Astronomers Find Super-Earth to Likely Have Water-Rich Atmosphere
Located 40 light years away from Earth in the constellation Ophiuchus lies a super-Earth called GJ 1214 b. A group of japanese astronomers have been studying it to find out what kind of atmospheric properties it has. The research team used Subara Telescope’s two optical cameras with a blue transmission filter to observe the transit of the super-Earth. The observation would help them discern whether the planet had an atmosphere rich in hydrogen or water. Astronomers found that sky of GJ 1214 b did not show a strong Rayleigh scattering feature, which planets with cloudless hydrogen dominated atmospheres would predict. When combined with the other observations in other colors it led the team to believe that this planet had a water-rich atmosphere.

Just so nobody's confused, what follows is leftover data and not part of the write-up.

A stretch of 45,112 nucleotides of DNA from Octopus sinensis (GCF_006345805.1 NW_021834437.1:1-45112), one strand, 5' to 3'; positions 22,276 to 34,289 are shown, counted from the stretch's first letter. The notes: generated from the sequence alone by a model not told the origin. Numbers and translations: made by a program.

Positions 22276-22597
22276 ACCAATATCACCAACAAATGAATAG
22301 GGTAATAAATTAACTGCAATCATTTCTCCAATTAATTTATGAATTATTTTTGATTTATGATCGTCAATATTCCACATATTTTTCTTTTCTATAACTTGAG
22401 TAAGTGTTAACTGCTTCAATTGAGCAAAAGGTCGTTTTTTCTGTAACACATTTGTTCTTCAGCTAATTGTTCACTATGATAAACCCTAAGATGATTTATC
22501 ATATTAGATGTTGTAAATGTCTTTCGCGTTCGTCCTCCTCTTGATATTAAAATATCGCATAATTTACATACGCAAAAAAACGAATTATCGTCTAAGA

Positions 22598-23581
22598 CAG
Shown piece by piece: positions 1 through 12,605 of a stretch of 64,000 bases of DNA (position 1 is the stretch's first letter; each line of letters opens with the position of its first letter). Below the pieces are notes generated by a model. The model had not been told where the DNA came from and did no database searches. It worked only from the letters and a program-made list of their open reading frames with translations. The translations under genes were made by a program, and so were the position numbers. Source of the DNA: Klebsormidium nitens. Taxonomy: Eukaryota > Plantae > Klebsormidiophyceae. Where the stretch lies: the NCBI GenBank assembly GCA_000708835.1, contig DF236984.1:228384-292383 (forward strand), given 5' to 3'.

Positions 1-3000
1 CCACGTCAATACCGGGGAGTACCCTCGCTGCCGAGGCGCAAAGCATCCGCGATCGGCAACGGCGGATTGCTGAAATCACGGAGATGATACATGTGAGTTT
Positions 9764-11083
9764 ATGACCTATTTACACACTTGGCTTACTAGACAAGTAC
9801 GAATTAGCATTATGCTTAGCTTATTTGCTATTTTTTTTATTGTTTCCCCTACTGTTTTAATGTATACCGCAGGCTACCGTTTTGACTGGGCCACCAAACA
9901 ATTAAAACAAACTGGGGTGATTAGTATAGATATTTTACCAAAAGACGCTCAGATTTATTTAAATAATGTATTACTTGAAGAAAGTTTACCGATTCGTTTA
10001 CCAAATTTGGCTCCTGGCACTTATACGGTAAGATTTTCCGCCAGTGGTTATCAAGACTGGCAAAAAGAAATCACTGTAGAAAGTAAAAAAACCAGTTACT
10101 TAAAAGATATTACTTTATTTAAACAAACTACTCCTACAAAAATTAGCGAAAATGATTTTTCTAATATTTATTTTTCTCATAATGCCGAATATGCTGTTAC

Planetary transits help astronomers investigate the change of brightness of the star which give helpful clues on the atmospheric composition. Strong Rayleigh scattering in the optical wavelength is a strong indicator of a hydrogen-rich atmosphere. The large 8.2 m Subaru telescope helped astronomers see the faint host star in highest-sensitivity ever in the bluest region. Even though the planet did not show strong Rayleigh scattering they are not discounting the possibility of a hydrogen-filled atmosphere. The japanese astronomers will conduct a follow up observation in the near future to reinforce their conclusion. In 2017 NASA plans to launch its Transiting Exoplanet Survey Satellite (TESS) which will then begin its whole sky survey of transiting exoplanets in our solar neighbouhood. The future of learning more about exoplanets will be exciting as we target more super-Earths and possibly find life on another planet. For more information you can read here.
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